Transformational change among asset owners is a rare beast, said Roger Urwin, head of investment content at Willis Towers Watson, because funds prefer incremental change.
Speaking on a panel at the Fiduciary Investors Symposium at INSEAD, Urwin said investors needed to differentiate between the operating model – which involves culture, leadership, talent, reward and technology – and the investment model, which is how and where assets are allocated.
He identified five funds worldwide as exemplars of transformational change – the Future Fund, RPMI Railpen, PSP Investments, the Canada Pension Plan Investment Board and the California Public Employees’ Retirement System.
Panellist Daniel Garant, chief investment officer of PSP Investments, said the fund made changes after looking at allocation in the context of the total portfolio.
“We realised the silos you end up with are a collection of different assets that aren’t optimised at the total portfolio [level], so we changed that a couple of years ago. We were faced with great investment opportunities but they didn’t fit anywhere. The principal I came up with is if it’s good for the fund then we’ll find a way to make it fit. We still do strategic asset allocation and asset liability modelling but if we come across a strategy that is good, we make it fit,” he said.
One example of that is a private debt investment to which the fund allocated $1 billion.
“For the private debt asset class, it didn’t make sense,” Garant explained. “It was too big for one deal. But we decided to do it because on a total fund basis it made sense. You need to look at what moves the dial for the total fund.”
He said the investment teams see the good transactions in their asset class, but they need to keep the total fund in mind.
Urwin said he thinks there is a sweet spot of between 50 and 70 professionals in an investment team where they are able to practise the one portfolio approach.
Also speaking on the panel was Gianpiero Petriglieri, associate professor of organisational behaviour at INSEAD, who discussed the concept of leadership in transformational change. He said true leadership transcends the difference between personal and organisational change.
“Leadership erases that distinction,” he argued. “Personal change for leaders will result in the organisation adjusting, and vice versa. The most significant quality the leader can have is to deal with ambivalence. Most of us like the idea of change but not the practice of change.”
Garant said a change in leadership a few years ago at the chief executive level was an impetus for transformation at PSP.
“We felt that, compared with our peers who were trading in private equity, we didn’t have a global presence or portfolio, and we didn’t have private debt. A few months after the new chief executive joined, we opened a New York office dedicated to private debt. This was a big plus, as you hire experts who have been doing it for decades. But you also have the complexity of adding people who have never worked at PSP before; that’s much tougher than people believe to bring together. We also opened a London office focused on private equity and it was all done within a year, because people wanted results quickly and wanted change to be permanent and dramatic.”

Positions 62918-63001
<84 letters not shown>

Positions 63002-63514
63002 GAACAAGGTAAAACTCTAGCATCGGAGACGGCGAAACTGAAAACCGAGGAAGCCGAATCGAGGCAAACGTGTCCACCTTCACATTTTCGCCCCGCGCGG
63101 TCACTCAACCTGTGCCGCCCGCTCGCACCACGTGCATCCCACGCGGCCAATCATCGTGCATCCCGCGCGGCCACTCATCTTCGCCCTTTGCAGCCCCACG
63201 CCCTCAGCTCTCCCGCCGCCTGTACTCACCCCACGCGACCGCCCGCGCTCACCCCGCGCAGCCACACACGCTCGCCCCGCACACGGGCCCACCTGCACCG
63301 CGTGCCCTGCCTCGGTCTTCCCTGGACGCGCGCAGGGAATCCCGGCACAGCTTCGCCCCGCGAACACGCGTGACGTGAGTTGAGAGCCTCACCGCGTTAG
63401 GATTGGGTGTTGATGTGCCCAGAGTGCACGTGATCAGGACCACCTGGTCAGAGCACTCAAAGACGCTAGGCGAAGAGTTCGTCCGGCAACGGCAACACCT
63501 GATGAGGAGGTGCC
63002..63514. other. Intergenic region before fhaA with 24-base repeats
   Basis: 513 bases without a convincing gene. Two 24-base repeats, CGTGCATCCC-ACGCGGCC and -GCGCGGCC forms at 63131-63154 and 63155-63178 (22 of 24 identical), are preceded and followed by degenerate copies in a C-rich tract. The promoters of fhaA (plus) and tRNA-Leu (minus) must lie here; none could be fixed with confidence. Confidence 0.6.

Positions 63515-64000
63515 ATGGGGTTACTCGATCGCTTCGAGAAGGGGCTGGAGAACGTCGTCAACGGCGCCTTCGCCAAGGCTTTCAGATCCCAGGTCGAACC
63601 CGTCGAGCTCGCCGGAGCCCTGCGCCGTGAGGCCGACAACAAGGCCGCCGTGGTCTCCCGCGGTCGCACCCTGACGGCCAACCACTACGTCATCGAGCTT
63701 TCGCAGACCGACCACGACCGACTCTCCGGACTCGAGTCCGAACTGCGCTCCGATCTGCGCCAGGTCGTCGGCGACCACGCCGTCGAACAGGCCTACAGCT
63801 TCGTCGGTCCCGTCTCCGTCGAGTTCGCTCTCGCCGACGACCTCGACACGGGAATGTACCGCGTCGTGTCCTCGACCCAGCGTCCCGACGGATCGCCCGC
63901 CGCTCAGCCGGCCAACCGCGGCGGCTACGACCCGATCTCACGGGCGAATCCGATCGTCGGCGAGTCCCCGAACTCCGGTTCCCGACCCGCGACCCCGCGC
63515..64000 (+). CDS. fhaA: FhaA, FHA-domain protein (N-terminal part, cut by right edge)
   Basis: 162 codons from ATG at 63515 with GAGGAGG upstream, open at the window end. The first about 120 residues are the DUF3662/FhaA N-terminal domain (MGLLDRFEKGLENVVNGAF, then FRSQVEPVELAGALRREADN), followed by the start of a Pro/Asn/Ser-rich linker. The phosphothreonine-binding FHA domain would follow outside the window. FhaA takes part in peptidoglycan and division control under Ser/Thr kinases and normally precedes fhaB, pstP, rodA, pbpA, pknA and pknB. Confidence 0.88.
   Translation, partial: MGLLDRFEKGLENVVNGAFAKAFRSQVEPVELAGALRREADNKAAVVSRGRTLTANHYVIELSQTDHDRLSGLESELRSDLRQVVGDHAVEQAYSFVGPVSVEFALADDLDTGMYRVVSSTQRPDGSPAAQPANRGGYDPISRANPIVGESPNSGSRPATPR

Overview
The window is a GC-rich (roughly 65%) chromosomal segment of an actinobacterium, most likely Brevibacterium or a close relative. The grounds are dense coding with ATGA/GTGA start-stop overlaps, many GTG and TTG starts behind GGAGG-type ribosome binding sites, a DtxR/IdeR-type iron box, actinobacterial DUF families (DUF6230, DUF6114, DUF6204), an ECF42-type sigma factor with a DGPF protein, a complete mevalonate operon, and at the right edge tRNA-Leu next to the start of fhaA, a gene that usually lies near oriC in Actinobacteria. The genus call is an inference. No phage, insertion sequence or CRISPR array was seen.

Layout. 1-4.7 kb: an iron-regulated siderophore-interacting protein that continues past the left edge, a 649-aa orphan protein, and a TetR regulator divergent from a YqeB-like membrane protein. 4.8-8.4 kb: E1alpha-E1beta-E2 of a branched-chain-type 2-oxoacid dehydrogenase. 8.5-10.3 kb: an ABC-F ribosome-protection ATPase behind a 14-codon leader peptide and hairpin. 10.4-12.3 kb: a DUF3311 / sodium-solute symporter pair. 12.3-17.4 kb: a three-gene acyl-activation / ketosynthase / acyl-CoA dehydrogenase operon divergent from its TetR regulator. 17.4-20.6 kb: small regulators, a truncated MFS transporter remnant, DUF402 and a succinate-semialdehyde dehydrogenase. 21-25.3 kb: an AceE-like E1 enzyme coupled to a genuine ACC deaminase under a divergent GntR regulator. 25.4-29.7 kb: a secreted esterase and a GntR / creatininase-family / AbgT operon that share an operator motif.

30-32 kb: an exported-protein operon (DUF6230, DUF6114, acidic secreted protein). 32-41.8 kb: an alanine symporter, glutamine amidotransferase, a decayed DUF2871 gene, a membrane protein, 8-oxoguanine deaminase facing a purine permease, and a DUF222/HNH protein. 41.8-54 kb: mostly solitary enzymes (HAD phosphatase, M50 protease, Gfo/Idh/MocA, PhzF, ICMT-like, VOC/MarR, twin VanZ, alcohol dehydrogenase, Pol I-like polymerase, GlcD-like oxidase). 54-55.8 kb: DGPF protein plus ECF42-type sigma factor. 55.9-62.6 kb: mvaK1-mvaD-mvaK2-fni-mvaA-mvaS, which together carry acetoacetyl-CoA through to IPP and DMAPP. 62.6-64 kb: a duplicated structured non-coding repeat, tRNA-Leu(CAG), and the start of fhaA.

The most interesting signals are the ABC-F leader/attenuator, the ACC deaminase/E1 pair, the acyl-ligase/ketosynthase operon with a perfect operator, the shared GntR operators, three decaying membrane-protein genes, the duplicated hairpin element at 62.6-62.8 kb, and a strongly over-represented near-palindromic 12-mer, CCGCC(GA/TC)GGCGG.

Susan Doyle who is chair of the investment committee at the New South Wales Treasury Corporation and was one of the founding board members of the Future Fund, said culture and the organisation have to be in sync.
“The strategic side of investments was straightforward,” Doyle said. “But the culture side of it was not as straightforward. How you assess and seek [good culture] is not straightforward and is a challenge for our industry. Very costly for organisations to figure out culture.”
But Petriglieri said culture doesn’t exist.
“Look at the people – they are the culture. Look at how you allocate resources and what you reward positively and negatively. If you change those things, then you are changing the culture. Everything else is rhetoric,” he argued.
Urwin pointed out that asset owners have the distinction of having a strong purpose, but that it is a motivation that probably hasn’t been marshalled enough in organisations.
Garant said PSP is using that sense of purpose as a tool to distinguish the fund from different actors in the financial markets.
“Adding a local presence in London has increased our access and talent pool,” he said. “But…it’s expensive, and you get a sub-culture. So you need a mix of local talent and people from head office, so you have one culture, not many cultures.”